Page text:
Keeping service technicians off the road

Machinery service technicians may be about to give up their frequent flier miles. Two new approaches to reducing the costs and the downtime caused by machinery servicing were shown recently at two fall meetings.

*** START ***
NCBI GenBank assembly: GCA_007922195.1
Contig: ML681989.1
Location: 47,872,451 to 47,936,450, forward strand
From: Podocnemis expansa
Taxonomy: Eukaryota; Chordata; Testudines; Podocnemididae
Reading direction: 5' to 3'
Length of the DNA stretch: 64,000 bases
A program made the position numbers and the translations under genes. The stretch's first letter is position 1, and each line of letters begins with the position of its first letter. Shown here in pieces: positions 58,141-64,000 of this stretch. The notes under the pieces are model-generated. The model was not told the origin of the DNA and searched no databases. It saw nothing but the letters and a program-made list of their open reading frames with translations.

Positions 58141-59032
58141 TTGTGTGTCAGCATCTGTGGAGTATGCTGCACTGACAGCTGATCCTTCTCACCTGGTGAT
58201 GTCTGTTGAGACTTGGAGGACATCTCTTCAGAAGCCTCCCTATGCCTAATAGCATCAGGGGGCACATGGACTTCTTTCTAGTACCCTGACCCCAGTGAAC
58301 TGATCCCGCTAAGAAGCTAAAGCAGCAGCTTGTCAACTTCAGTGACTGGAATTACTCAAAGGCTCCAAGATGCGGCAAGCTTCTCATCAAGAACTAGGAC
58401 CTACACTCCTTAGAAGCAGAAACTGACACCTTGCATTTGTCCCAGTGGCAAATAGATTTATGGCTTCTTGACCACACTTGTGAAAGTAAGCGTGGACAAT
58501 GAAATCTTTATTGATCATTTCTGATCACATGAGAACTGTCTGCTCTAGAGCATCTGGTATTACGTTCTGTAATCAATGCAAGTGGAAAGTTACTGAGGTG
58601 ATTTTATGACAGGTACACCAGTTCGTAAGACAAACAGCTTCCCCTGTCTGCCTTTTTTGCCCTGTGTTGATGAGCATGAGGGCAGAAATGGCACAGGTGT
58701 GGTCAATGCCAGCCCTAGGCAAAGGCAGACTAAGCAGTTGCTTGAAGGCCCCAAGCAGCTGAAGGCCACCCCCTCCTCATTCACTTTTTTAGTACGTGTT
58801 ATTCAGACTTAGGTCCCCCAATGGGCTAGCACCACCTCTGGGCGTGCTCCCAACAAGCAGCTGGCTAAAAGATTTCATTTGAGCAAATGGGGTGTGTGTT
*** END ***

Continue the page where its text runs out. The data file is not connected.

First, at Canada's Pac-Ex show in Toronto, Sollas Corp. (Pickering, Ont., Canada and Montgomeryville, PA) reported that Linsey Foods, Markham, Ont., will be the first user of Sollas's self-diagnostic computer-controlled machine monitoring system. The Sollas system promises to be a multilingual operator aid that will call attention to upcoming parts failures as well as monitor packaging material use. It will contain animated images of each part of the machine with numbers for easy ordering and step-by-step instructions for installation. During the fall meeting of the Packaging Machinery Manufacturers Institute, Hartness Intl. (Greenville, SC) and Power-Data Services (Dallas, TX) demonstrated the Video Response System that is now available for Hartness equipment. The Hartness/PDC system includes a hand-held video camera for video-conferencing between the user plant and Hartness' technical service staff. Immediate service help with complete video connection is designed to get machines back in operation in minutes, instead of days. Both systems can also reduce the cost of service calls from the machine manufacturer.

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